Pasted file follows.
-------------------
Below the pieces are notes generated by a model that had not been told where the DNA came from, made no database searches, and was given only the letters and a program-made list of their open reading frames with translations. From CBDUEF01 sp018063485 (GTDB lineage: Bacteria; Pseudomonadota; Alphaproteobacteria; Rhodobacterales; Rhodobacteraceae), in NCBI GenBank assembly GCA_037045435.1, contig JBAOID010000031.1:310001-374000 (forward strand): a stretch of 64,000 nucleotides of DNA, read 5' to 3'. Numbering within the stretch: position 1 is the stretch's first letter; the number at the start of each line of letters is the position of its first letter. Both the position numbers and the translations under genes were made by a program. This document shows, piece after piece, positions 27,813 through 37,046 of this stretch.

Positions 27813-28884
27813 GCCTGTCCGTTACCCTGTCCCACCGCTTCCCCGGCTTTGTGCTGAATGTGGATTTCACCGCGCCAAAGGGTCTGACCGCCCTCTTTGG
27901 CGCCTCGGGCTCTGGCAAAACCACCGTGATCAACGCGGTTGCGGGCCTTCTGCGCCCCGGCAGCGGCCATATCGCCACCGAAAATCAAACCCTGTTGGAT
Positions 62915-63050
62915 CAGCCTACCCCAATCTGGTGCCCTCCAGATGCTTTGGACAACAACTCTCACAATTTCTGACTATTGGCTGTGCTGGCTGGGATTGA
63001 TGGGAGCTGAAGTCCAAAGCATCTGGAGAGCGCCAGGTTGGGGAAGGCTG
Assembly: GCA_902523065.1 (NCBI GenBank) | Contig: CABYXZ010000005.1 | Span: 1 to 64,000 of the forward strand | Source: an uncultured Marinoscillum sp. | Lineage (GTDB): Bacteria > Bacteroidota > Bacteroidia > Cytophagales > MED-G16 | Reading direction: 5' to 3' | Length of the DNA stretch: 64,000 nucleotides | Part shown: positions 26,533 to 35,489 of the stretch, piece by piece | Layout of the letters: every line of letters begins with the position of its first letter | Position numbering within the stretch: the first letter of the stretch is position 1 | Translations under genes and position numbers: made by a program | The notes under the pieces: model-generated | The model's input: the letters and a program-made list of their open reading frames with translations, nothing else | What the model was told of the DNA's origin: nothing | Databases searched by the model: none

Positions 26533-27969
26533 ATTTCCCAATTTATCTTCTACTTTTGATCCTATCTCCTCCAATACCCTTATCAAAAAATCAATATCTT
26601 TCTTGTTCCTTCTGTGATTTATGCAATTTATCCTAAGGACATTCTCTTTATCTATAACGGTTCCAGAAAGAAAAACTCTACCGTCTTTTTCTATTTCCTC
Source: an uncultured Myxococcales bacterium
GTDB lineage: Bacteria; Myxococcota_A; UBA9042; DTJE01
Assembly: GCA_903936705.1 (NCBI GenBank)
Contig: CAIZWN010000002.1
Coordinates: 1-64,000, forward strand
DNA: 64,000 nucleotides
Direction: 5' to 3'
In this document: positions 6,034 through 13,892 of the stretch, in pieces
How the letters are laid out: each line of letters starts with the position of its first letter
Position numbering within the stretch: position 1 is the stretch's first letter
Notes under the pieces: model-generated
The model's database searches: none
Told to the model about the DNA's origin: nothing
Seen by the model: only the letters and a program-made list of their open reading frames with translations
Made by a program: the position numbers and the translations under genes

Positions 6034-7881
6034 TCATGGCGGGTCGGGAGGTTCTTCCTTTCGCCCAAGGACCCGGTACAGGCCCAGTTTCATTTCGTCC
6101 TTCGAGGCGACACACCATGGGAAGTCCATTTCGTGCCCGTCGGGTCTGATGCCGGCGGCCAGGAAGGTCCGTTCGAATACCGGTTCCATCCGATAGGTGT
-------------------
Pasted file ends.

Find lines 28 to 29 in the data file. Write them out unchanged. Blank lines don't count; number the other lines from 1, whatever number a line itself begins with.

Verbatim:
6034 TCATGGCGGGTCGGGAGGTTCTTCCTTTCGCCCAAGGACCCGGTACAGGCCCAGTTTCATTTCGTCC
6101 TTCGAGGCGACACACCATGGGAAGTCCATTTCGTGCCCGTCGGGTCTGATGCCGGCGGCCAGGAAGGTCCGTTCGAATACCGGTTCCATCCGATAGGTGT